The Great Pretender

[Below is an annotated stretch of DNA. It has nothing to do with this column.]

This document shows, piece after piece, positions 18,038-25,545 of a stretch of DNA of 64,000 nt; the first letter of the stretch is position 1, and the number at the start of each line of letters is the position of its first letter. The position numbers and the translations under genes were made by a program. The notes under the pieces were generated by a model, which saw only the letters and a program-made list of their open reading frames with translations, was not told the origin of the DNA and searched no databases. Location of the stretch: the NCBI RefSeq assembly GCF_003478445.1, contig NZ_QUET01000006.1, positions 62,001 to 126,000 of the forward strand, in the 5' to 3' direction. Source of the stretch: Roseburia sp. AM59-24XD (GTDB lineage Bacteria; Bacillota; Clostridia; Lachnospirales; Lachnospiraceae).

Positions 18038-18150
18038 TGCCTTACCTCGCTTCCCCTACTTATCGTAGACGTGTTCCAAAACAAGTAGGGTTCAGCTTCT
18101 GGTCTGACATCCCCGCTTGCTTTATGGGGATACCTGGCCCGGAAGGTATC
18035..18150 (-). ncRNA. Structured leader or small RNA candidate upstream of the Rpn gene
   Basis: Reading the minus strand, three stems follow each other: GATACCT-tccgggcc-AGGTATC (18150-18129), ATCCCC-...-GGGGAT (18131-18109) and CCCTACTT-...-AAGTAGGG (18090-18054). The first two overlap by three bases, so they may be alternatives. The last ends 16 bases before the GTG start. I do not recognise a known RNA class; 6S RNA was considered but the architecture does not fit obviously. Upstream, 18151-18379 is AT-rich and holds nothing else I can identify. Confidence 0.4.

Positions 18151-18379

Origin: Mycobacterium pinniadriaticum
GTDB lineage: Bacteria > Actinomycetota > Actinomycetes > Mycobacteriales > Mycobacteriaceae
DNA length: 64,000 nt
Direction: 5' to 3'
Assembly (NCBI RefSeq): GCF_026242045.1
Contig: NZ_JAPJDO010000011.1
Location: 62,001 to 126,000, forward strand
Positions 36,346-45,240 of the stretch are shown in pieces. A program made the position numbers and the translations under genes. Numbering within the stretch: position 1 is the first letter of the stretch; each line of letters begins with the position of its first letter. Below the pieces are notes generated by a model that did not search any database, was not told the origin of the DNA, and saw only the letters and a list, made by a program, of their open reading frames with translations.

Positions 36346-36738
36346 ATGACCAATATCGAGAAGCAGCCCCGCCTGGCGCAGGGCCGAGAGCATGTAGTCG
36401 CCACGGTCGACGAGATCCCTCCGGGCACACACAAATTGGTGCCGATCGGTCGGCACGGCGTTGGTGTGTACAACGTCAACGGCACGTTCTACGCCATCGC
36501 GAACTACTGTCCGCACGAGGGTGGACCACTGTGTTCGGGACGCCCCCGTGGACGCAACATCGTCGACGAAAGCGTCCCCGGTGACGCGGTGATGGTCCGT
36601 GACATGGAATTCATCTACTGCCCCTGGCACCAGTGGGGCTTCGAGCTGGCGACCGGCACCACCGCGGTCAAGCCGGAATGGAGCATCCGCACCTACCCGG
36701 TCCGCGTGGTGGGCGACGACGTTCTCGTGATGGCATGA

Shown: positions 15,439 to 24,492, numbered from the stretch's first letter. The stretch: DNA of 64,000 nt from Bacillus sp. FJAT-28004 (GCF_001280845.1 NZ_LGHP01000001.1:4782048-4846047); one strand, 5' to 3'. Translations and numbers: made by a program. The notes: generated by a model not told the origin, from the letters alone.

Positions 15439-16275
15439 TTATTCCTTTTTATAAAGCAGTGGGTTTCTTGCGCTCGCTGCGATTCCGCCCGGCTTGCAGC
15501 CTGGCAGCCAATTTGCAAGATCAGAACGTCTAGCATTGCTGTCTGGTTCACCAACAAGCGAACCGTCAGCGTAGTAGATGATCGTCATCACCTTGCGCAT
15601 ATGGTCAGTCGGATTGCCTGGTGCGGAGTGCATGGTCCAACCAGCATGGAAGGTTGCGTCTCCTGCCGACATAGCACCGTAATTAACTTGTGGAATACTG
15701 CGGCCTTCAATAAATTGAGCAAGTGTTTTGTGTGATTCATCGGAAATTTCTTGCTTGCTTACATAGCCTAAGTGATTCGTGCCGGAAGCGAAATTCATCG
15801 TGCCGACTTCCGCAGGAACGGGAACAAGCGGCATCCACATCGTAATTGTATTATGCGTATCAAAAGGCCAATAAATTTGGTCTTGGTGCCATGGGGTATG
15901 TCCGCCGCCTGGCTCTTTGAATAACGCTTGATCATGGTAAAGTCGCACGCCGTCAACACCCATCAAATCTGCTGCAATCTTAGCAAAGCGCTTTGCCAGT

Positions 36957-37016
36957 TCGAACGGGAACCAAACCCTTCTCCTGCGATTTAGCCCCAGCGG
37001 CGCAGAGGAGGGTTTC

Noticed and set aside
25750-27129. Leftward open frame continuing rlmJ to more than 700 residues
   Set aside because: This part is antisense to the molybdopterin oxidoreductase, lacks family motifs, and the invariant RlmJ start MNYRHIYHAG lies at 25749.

Self-delusion is the principal subject of this short, acerbic comedy by Nathan Silver (Stinking Heaven), which centers on the production of an autobiographical stage play. The author (Maëlle Poésy-Guichard) is a young French woman who’s using the play to work through her feelings about her boorish ex-boyfriend (Linas Phillips); the stars (Keith Poulson, Esther Garrel) are a couple of well-intentioned narcissists looking for love in all the wrong places. Each of the four characters takes a turn narrating the story, and Silver, directing a script by Jack Dunphy, mines plenty of humor from the rift between how these people behave and how they see themselves. Garrel gives a standout performance as the most naive of the bunch; she’s so winning in the role that you almost forgive her character for the lies she tells herself. Sean Price-Williams’s dreamy cinematography is another asset, conjuring up a romantic mood that provides ironic counterpoint to the bitter comedy.